Some students have a background, identity, interest, or talent that is so meaningful they believe their application would be incomplete without it. If this sounds like you, then please share your story.
I stood there, nose squished against the thick glass wall unmoved by my eager hands. After a “quick” hour and a half drive to the Baltimore Zoo, a secret trip my dad and I made more often than I would like to admit, I had finally reached the esteemed polar bear exhibit. What started as a primitive second grade research project on “an animal that lives in the cold,” had now turned into a lifelong admiration and curiosity for these white, northern bears. Every birthday now starts off the same way, with a new stuffed animal polar bear added to my “diverse” collection which currently takes up one-third of my room.
My seventh grade birthday present, however, was something new, unusual, and bit unconventional for the time. My father bought me a packet of audio tapes on the lives, history, and Arctic geography of polar bears. From then on, every morning during the car ride to school we shamelessly tuned into the deeply narrated tapes as my brain filled to the brim with facts about these fascinating tundra animals. Polar bears became our point of connection. I began to secretly wish for a tad more traffic to prolong our car rides together. The daily race to greet my dad as he came through the door after work always held promise of at least one article on polar bears either of us had discovered that day. As the middle school years drew to a close, my love for polar bears did not fade.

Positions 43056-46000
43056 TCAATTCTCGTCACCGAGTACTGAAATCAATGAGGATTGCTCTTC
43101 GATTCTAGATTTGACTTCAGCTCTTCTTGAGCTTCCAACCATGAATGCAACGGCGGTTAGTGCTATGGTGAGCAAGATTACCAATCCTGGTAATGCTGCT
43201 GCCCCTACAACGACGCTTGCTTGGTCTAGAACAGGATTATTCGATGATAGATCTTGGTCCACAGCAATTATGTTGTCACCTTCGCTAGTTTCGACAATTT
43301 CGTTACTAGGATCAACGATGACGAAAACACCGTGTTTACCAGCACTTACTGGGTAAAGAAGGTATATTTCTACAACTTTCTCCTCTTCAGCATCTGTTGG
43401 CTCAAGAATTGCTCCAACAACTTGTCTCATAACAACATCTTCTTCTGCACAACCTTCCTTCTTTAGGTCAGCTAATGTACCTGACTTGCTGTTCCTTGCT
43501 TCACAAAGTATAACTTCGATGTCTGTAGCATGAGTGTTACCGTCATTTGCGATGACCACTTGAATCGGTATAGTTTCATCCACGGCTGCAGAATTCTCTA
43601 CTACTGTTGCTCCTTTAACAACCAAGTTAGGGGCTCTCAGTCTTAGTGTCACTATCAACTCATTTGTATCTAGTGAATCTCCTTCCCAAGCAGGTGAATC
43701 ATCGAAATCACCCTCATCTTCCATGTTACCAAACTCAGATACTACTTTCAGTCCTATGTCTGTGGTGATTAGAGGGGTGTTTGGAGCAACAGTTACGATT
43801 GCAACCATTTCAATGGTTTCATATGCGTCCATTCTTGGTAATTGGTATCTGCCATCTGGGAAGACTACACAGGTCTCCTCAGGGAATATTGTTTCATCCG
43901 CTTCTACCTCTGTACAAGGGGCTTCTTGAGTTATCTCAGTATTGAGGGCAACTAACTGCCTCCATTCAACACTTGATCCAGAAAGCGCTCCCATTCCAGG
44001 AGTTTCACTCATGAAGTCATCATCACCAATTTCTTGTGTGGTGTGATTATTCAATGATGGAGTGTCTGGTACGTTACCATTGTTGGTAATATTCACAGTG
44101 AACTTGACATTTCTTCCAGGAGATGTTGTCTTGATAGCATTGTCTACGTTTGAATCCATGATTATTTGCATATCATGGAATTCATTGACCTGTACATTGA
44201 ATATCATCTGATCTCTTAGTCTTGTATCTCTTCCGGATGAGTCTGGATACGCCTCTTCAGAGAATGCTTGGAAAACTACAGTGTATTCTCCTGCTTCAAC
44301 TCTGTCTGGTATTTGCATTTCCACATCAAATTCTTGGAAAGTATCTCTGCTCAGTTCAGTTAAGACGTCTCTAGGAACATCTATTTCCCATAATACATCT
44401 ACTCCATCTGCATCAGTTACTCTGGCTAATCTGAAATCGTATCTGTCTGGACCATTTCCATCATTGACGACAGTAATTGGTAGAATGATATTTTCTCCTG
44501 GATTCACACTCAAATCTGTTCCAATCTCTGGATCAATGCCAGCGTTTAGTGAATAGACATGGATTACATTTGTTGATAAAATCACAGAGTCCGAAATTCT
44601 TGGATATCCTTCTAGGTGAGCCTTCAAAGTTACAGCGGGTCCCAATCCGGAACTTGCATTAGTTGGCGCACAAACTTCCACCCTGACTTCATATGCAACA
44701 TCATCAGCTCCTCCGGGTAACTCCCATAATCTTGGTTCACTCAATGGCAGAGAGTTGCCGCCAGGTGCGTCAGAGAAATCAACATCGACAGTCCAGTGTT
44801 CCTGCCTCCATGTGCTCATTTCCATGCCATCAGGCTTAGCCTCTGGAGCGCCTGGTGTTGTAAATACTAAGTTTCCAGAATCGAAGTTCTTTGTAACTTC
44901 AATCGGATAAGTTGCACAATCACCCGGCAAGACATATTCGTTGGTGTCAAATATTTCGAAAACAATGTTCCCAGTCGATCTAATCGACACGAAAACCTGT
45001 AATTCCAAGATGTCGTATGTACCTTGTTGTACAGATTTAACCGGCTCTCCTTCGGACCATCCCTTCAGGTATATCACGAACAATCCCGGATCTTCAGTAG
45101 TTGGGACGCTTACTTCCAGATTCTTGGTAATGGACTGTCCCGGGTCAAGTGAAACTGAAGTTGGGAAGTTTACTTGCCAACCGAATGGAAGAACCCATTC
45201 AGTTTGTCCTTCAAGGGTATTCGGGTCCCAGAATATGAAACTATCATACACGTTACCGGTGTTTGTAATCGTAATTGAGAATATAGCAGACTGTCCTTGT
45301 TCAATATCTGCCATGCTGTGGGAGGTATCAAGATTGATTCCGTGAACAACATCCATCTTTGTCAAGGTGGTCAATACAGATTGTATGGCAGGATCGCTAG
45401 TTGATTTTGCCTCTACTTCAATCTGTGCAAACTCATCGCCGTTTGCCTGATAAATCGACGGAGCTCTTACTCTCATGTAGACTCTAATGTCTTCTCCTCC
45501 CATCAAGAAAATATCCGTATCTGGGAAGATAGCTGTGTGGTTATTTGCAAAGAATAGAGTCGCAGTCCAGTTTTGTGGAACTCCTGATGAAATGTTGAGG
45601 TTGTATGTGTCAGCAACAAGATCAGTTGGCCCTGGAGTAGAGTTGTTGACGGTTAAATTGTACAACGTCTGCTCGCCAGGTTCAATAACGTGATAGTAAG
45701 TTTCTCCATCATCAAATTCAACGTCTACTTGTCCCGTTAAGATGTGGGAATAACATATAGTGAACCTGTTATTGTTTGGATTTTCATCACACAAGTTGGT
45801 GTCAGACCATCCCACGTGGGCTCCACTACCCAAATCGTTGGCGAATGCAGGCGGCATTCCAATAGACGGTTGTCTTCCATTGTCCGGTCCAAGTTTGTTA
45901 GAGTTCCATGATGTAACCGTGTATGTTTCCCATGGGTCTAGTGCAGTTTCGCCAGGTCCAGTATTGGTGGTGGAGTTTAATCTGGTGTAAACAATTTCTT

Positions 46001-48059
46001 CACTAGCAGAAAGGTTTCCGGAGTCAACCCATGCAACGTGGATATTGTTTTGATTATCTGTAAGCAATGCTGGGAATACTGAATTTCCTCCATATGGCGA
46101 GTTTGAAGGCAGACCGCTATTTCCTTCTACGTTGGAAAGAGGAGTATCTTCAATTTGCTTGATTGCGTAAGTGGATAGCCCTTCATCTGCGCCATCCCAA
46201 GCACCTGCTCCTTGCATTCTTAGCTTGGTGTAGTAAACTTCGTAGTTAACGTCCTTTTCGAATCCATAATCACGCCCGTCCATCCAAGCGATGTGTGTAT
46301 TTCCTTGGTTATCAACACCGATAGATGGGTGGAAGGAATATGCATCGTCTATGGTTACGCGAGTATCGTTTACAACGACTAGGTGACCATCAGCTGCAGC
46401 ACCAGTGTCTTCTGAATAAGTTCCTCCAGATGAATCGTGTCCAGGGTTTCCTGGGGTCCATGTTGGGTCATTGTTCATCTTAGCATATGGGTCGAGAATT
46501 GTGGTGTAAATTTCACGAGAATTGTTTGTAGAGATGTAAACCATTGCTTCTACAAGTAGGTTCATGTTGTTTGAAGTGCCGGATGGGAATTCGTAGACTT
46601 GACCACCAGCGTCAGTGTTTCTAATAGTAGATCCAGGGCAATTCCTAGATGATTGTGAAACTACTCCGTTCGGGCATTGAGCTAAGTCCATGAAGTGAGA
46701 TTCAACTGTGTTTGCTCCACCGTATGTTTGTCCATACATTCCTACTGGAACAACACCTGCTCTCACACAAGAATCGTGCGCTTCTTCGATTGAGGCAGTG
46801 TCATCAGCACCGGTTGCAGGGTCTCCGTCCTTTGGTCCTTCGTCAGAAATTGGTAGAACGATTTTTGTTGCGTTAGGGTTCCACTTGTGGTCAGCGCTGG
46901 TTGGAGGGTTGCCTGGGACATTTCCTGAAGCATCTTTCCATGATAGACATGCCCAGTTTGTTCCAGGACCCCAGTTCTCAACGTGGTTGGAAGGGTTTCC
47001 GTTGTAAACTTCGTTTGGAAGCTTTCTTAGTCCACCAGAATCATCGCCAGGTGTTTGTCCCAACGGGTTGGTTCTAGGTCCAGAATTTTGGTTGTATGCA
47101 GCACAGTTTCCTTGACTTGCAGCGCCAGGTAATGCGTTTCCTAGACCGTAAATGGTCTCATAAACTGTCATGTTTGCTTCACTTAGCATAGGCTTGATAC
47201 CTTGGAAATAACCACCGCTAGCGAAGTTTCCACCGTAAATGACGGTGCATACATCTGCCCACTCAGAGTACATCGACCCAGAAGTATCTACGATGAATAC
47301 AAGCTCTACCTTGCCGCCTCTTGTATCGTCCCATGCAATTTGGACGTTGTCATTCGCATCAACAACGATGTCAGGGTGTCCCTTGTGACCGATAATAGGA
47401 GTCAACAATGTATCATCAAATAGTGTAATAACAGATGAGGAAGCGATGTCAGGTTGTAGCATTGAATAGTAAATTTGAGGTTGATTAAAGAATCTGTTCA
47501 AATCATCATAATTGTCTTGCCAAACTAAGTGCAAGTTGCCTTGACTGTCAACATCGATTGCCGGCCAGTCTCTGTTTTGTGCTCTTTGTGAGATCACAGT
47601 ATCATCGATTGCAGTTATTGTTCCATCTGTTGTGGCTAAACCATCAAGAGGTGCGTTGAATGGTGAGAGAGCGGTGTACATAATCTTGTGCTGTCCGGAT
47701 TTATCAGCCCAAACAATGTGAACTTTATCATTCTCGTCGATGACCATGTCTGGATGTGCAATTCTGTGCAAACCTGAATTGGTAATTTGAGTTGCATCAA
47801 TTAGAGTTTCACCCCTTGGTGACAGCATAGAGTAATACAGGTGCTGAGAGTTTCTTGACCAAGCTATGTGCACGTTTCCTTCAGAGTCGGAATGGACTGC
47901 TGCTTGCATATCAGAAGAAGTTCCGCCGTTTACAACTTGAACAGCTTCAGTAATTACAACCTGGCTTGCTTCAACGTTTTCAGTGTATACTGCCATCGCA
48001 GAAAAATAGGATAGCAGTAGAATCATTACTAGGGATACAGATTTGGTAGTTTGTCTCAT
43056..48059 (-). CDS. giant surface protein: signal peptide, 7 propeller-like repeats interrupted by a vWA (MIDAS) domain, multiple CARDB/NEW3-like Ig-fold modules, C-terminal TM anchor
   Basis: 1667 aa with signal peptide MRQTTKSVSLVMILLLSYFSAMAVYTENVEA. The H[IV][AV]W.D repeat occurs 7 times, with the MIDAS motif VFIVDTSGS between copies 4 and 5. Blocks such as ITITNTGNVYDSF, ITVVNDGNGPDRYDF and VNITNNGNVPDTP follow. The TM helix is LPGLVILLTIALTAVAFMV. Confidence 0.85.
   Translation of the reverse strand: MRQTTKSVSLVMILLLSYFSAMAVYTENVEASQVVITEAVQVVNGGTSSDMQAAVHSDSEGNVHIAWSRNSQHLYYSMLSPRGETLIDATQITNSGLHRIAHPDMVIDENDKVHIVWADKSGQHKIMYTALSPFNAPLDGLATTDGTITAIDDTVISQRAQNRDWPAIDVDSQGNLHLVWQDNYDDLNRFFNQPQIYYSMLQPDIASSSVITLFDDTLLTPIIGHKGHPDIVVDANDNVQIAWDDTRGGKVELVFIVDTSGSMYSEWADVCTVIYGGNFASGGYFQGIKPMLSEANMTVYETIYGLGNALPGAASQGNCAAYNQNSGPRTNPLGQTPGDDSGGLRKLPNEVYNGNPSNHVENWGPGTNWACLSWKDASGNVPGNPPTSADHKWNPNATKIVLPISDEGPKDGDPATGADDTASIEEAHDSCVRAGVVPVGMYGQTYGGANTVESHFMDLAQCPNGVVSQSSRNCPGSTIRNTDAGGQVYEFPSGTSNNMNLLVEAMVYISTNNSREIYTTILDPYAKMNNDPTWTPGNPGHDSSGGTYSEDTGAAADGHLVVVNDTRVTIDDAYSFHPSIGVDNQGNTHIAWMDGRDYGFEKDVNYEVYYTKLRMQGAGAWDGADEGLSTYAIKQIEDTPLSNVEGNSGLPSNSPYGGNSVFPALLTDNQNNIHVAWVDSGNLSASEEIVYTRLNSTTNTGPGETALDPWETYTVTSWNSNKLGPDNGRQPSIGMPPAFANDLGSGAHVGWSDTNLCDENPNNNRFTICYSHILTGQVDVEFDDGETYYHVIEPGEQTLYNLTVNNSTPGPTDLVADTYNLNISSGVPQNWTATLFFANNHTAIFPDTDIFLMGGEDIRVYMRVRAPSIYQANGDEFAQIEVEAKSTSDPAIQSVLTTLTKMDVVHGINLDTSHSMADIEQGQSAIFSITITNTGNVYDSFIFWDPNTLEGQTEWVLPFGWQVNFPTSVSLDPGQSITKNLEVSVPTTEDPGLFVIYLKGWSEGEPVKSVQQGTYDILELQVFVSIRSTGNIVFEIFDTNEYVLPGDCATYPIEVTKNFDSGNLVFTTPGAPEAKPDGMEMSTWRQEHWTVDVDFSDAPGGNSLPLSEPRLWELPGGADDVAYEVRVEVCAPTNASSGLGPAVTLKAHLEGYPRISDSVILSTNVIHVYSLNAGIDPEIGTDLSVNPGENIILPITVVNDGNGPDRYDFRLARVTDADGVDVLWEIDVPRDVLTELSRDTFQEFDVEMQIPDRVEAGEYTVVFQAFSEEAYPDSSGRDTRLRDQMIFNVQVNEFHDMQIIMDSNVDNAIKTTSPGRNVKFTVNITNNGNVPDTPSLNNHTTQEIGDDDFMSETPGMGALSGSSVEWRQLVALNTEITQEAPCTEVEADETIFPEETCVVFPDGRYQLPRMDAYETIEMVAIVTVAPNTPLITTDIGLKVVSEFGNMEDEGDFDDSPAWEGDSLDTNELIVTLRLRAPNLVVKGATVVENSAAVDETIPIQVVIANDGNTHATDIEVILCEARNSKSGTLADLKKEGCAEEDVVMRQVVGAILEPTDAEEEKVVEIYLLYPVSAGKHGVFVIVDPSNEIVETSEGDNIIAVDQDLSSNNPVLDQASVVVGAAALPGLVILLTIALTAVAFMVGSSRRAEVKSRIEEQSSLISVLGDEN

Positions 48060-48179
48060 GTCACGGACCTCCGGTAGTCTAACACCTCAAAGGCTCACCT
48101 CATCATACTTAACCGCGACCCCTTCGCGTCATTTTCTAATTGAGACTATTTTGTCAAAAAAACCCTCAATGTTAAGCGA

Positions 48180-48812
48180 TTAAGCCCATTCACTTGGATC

This June, as I scanned through my suggested YouTube selections, I came across possibly the most impressive video ever created, titled, “The Only Man in the World Who Can Swim with a Polar Bear.” Yes, my initial reaction was jealousy, but that feeling slowly morphed into a newfound motivation to learn how one man became such great friends with this wild animal. After extensive research, I found the man on LinkedIn. His name is Mark Dumas, and he, too, loves polar bears. Shortly thereafter, my dad and I drafted our first email to ask if we could meet his pet polar bear, Agee. It was a success. Three months later, my dad and I made our dream journey as we drove across the Canadian border to meet Agee and her owner. The small stuffed animals that clutter my room certainly did not prepare me for the regal, magnificent bear I met that day in September.
After three hours of hanging out with Agee and crew, I bid farewell, and my dad and I made our way back home. Through our mutual love for one animal, my dad has become one of my best friends. His intellect, kindness, and appreciation for life shapes who I am as a person today. Even as the tapes run out and the trip becomes a memory from the past, I know the relationship with my dad will always be as strong as that Baltimore Zoo glass.